Over the course of my life, I’ve probably read more of Asimov’s writing than any other writer. Fiction was a small part of his overall output, which means I’ve read a lot more of his nonfiction, including thousands of his essays where he expressed his opinion on everything conceivable. While I may not be a scholarly expert on Asimov, I feel as if I am qualified, based on this exhaustive reading, to make the following claim: if Asimov were alive today, he would love the idea of this Apple TV+ series. I thought of this the other day when my friend Michael A. Burstein posted a video of Asimov being interviewed by David Letterman in 1980. In that interview, he talked about how he enjoyed movies like Star Wars and The Empire Strikes Back. He joked that it was unfair because with 9 films planned, the last ones would likely come out after he was dead (they did). If Asimov had a blog today (he wouldn’t be on Twitter, but he’d definitely be a blogger) he’d be posting about the forthcoming series, reminding people that the series was coming out in October. He would be thrilled to see characters he created beginning in 1941 come to life on the screen with such spectacular effects, 80 years after he invented them.

Somehow, knowing in my heart that Asimov would have loved this series on Apple TV makes it not matter much to me whether I do or not. I hope I do, but as is the case with all adaptations, they can never really spoil the original. Those original books are right there on my shelf, and I can pick them up any time I want to.

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Isaac Asimov and Information Theory

I have been reading a lot about information theory these last two months. In the course of this reading, the same people keep showing up again and again. Vannevar Bush, Alan Turing, Claude Shannon, J. C. R. Lichlider, Marvin Minsky, Norbert Wiener, and John McCarthy to name just a few.

It is the last few that caught my attention. Having read much of what Isaac Asimov wrote over the course of his life–including his 3-volume autobiography, which I’ve read at least 14 times–the last three names were already familiar. Marvin Minsky, Norbert Wiener, and John McCarthy were mentioned a number of times in the second volume of Asimov’s autobiography, In Joy Still Felt.

Asimov knew them in his years living in the Boston area. All three worked in information theory at M.I.T. Asimov, who had quite the ego, said of Minsky that he was one of two people that was smarter than Asimov himself. The other was Carl Sagan. At a party for Asimov’s 50th birthday which both Sagan and Minsky attended, Asimov wrote that “Carl did not fail to point out that I had in the same room with me the two men I conceded were more intelligent than I was.”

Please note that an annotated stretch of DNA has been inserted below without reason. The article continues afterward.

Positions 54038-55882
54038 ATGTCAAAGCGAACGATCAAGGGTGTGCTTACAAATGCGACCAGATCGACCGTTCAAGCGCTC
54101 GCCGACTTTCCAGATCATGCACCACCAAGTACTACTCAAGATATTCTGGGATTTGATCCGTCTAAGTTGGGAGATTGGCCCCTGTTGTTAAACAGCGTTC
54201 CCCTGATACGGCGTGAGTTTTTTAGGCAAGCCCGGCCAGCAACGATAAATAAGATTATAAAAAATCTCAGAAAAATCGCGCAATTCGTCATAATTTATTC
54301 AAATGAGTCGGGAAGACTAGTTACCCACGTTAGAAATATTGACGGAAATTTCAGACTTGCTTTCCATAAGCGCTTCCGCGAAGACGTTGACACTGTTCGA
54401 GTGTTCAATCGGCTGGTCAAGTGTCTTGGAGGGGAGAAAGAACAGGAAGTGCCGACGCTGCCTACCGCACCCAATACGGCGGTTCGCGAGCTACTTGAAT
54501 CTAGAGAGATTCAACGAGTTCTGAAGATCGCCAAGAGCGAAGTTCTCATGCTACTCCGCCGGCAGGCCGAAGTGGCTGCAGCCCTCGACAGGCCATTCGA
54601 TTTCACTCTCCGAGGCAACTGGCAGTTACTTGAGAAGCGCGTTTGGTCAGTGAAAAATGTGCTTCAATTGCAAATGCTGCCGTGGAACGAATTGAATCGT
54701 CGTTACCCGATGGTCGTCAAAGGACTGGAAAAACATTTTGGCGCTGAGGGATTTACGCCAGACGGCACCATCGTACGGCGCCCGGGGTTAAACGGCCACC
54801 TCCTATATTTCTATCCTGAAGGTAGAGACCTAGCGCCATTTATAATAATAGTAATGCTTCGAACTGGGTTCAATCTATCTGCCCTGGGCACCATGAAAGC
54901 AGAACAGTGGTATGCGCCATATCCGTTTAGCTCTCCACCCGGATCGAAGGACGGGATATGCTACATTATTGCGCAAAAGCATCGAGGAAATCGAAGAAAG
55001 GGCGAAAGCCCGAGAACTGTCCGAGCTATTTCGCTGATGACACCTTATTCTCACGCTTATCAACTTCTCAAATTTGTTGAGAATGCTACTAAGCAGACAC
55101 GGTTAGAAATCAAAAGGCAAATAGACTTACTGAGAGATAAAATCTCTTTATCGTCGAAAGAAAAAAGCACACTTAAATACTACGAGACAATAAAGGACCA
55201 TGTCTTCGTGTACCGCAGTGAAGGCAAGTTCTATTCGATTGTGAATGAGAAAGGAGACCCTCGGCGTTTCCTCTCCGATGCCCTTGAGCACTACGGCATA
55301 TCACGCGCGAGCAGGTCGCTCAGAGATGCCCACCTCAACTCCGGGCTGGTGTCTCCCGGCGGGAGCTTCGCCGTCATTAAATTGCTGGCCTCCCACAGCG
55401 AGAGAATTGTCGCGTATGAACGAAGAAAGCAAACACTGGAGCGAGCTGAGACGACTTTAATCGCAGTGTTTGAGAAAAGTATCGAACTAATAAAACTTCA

Minksy was involved with robotics at the time. Norbert Wiener coined the term “cybernetics.” He also tried to get Asimov to collaborate on a mystery with him. McCarthy worked with Minsky on artificial intelligence.

Thinking back on this, it seemed that Asimov’s interaction with these men was purely social, and a matter of proximity, and knowing the same people. What is remarkable to me is that, knowing these people at the forefront of information theory, I can’t think of a single instance where Asimov wrote about information theory in the way he wrote about other sciences. He had the best and the brightest in the field over to his house, but as far as I can tell, he never showed any intellectual interest in the theory.

Sure, Asimov wrote about robots and the Three Laws, but that is not information theory. Asimov wrote about entropy in physics and chaos theory, but not about the parallels between entropy and information. He wrote popular pieces about using computers, but I could find a single essay in the 399 monthly science columns he wrote for the Magazine of Fantasy & Science Fiction from the late 50s until his death in 19922 that went into any detail on information theory. The closet I can come are 2 essays in the 1970s.

The first, “The Age of the Computer” is really more about the impact of computers on society, not information theory. The other, perhaps a little closer, is “The Ancient and the Ultimate” is about how information is contained (book form or digital).

I can’t explain this lack, especially given his camaraderie with Minsky, McCarty and Wiener. Asimov admitted that there were certain fields he simply didn’t understand. Economics was one such example that he gave. Could information theory have been another? After all, he did admit that Minsky was more intelligent than he was. By implication, could that mean he just didn’t get information theory?

It’s too bad, really. I would love to read an F&SF-style essay on information theory written by Asimov.

Isaac Asimov and Stephen King: A Few Words Between Fellow Writers

Since I am (obviously) on a Stephen King kick again, I thought it apropos to share snippets from a few letters between Isaac Asimov and Stephen King that I recalled reading in Stanley Asimov’s book, Yours, Isaac Asimov: A Lifetime of Letters.

According to Stan Asimov: Stephen King wrote this letter to Isaac on the occasion of the publication of Isaac’s 262nd book, which was eventually to become Isaac’s first bestseller:

September 9, 1982

Good luck with Foundation’s Edge–not that you’ll need it, you dog, you!